Retrieving the coordinates of the vertices Move the pointer inside the region. Right-click and select Copy position from the context menu to copy the current position to the Clipboard. The position is an n-by-2 array containing the x- and y-coordinates of each vertex, where n is the number of vertices.

### Note

If you call `roipoly` without specifying any output arguments, `roipoly` displays the resulting mask image in a new figure window.

`BW = roipoly(I)` displays the image `I` and creates an interactive polygon tool associated with that image.

`BW = roipoly(I, c, r)` returns the ROI specified by the polygon described by vectors `c` and `r`, which specify the column and row indices of each vertex, respectively. `c` and `r` must be the same size.

`BW = roipoly(x, y, I, xi, yi)` uses the vectors `x` and `y` to establish a nondefault spatial coordinate system. `xi` and `yi` are equal-length vectors that specify polygon vertices as locations in this coordinate system.

`[BW, xi, yi] = roipoly(...)` returns the x- and y-coordinates of the polygon vertices in `xi` and `yi`.

### Note

`roipoly` always produces a closed polygon. If the points specified describe a closed polygon (i.e., if the last pair of coordinates is identical to the first pair), the length of `xi` and `yi` is equal to the number of points specified. If the points specified do not describe a closed polygon, `roipoly` adds a final point having the same coordinates as the first point. (In this case the length of `xi` and `yi` is one greater than the number of points specified.)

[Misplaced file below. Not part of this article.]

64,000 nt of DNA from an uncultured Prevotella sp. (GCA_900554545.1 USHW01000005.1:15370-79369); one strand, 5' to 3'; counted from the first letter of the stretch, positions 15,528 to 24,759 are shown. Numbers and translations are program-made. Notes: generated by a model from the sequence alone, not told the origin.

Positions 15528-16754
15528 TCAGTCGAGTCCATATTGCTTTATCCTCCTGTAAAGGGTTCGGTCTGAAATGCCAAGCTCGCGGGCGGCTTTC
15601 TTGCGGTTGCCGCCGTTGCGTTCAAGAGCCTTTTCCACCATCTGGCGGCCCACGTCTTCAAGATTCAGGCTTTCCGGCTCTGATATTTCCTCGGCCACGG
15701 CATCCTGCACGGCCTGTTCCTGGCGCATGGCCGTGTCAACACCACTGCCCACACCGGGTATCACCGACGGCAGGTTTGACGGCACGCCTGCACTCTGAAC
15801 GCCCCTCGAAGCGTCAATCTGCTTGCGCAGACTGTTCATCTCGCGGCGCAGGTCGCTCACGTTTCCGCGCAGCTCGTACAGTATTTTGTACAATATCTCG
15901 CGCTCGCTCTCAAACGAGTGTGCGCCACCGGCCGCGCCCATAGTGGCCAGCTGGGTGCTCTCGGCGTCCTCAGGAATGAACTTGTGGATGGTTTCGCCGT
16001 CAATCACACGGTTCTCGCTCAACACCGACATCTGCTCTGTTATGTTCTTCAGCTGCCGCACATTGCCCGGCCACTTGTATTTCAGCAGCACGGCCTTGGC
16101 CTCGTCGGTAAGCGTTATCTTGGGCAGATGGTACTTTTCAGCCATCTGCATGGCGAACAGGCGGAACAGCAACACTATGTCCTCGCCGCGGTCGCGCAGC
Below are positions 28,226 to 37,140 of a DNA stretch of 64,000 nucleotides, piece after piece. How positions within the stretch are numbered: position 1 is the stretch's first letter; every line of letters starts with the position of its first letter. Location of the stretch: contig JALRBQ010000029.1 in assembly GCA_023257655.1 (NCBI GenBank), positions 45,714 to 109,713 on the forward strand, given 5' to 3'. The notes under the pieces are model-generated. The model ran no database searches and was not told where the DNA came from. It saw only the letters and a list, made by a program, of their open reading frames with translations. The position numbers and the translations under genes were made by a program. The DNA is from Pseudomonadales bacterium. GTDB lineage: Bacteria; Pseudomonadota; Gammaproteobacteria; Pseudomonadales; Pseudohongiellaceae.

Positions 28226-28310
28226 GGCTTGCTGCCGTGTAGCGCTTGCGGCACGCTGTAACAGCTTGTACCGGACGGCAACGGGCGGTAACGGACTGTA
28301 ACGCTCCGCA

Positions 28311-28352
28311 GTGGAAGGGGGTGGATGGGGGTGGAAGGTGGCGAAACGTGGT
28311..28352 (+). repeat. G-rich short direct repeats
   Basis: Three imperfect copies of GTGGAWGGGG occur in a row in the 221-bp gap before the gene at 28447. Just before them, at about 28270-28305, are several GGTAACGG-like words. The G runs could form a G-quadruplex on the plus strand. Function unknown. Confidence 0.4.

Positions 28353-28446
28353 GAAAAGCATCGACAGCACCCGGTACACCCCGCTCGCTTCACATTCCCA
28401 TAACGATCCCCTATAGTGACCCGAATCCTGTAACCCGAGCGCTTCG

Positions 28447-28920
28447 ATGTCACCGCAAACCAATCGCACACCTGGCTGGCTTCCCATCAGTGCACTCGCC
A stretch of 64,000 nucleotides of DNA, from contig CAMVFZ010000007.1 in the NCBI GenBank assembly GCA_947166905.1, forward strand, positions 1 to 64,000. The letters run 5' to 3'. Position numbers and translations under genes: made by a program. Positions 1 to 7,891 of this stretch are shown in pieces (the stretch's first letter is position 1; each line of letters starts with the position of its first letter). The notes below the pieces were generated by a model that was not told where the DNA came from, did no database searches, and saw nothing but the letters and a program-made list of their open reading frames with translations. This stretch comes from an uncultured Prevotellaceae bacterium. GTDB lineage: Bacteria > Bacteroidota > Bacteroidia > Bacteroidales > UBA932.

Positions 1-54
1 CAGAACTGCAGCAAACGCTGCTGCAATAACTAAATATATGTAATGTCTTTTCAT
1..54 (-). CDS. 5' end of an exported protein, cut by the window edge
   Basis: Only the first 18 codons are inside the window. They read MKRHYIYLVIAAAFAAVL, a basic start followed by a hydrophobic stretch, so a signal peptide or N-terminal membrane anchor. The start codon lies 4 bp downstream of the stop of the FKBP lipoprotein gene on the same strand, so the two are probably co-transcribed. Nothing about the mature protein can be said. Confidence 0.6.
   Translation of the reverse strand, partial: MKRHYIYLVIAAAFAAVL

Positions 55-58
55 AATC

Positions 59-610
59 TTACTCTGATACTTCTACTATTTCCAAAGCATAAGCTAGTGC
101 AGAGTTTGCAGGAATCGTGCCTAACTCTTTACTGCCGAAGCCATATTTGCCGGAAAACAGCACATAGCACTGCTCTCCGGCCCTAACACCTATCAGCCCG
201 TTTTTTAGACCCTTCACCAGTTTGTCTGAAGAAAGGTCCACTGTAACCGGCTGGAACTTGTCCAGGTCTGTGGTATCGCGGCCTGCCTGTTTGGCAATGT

`[x, y, BW, xi, yi] = roipoly(...)` returns the `XData` and `YData` in `x` and `y`, the mask image in `BW`, and the polygon coordinates in `xi` and `yi`.

## Class Support

The input image `I` can be of class `uint8`, `uint16`, `int16`, `single`, or `double`. The output image `BW` is of class `logical`. All other inputs and outputs are of class `double`.

## Examples

Use `roipoly` to create a mask image, `BW`, the same size as the input image, `I`. The example in `roifilt2` continues this example, filtering the specified region in the image. To see another example of using `roipoly`, especially of the interactive syntaxes, see Fill Region of Interest in an Image.

Read an image into the workspace.

`I = imread('eight.tif');`

Define the vertices of the mask polygon.

```c = [222 272 300 270 221 194]; r = [21 21 75 121 121 75];```

`BW = roipoly(I,c,r);`

Display the original image and the polygonal mask.

`imshow(I)`

```figure imshow(BW)```

## Tips

For any of the `roipoly` syntaxes, you can replace the input image `I` with two arguments, `m` and `n`, that specify the row and column dimensions of an arbitrary image. For example, these commands create a 100-by-200 binary mask.

```c = [112 112 79 79]; r = [37 66 66 37]; BW = roipoly(100,200,c,r); ```

If you specify `m` and `n` with an interactive form of `roipoly`, an `m`-by-`n` black image is displayed, and you use the mouse to specify a polygon within this image.